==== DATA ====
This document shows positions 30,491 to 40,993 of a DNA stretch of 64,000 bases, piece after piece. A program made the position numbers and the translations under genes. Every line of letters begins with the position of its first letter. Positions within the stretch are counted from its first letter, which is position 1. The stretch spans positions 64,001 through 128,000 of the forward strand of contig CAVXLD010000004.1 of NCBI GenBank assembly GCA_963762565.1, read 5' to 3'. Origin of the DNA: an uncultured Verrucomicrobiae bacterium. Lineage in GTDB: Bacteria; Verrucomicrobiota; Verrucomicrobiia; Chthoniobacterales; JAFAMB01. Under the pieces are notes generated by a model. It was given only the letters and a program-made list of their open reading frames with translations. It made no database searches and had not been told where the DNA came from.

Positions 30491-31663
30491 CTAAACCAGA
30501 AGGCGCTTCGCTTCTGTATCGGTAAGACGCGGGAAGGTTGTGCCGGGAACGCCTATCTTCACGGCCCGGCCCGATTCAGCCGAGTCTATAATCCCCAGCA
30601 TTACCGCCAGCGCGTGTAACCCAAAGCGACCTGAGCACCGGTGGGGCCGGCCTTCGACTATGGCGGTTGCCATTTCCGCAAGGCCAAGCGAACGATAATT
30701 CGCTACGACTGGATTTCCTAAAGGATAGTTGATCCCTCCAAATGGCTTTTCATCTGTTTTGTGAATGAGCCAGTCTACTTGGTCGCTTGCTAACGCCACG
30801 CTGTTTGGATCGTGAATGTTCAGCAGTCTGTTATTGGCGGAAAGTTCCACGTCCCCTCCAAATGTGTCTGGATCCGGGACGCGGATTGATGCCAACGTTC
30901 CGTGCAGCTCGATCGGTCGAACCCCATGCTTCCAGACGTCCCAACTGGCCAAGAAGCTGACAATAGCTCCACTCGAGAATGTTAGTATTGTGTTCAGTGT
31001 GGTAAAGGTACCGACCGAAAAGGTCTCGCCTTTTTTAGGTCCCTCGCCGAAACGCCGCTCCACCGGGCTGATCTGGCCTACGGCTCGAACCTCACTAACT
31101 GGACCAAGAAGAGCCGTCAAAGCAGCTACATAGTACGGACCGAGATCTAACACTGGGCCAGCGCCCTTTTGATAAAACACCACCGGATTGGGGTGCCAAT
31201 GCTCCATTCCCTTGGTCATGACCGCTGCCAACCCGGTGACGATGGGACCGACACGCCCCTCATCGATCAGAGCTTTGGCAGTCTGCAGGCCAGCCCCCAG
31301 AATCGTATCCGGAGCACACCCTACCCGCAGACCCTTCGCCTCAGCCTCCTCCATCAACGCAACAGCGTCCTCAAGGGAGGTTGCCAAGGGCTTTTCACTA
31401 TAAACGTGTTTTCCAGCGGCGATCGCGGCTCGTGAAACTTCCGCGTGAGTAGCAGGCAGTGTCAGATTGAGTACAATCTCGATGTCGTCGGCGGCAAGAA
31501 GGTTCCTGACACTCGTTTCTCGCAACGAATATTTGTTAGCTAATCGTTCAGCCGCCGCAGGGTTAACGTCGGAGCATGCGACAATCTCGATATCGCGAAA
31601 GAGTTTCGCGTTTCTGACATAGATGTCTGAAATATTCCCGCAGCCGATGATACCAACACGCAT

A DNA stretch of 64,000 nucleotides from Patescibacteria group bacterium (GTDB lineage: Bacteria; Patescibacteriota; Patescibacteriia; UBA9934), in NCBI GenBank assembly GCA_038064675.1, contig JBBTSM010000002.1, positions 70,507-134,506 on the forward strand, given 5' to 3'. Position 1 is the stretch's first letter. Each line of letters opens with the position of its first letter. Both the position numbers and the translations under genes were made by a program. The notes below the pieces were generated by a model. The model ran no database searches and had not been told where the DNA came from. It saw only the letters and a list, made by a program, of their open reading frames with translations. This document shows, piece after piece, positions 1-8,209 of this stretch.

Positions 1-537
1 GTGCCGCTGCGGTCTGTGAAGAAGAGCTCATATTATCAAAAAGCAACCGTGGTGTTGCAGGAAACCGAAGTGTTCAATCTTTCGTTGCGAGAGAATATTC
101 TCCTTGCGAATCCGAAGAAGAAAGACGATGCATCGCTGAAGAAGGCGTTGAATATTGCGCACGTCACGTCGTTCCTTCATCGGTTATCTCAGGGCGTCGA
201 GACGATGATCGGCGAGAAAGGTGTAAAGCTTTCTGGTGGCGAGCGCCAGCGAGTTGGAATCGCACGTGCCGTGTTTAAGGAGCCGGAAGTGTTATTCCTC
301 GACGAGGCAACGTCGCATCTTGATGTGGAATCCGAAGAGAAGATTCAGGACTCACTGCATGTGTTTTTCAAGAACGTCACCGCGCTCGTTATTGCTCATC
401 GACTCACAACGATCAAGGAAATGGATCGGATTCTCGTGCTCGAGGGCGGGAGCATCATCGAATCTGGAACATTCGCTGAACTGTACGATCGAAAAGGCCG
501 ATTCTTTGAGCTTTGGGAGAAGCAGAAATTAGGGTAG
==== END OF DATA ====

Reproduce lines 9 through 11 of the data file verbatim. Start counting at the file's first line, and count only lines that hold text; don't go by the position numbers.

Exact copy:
31001 GGTAAAGGTACCGACCGAAAAGGTCTCGCCTTTTTTAGGTCCCTCGCCGAAACGCCGCTCCACCGGGCTGATCTGGCCTACGGCTCGAACCTCACTAACT
31101 GGACCAAGAAGAGCCGTCAAAGCAGCTACATAGTACGGACCGAGATCTAACACTGGGCCAGCGCCCTTTTGATAAAACACCACCGGATTGGGGTGCCAAT
31201 GCTCCATTCCCTTGGTCATGACCGCTGCCAACCCGGTGACGATGGGACCGACACGCCCCTCATCGATCAGAGCTTTGGCAGTCTGCAGGCCAGCCCCCAG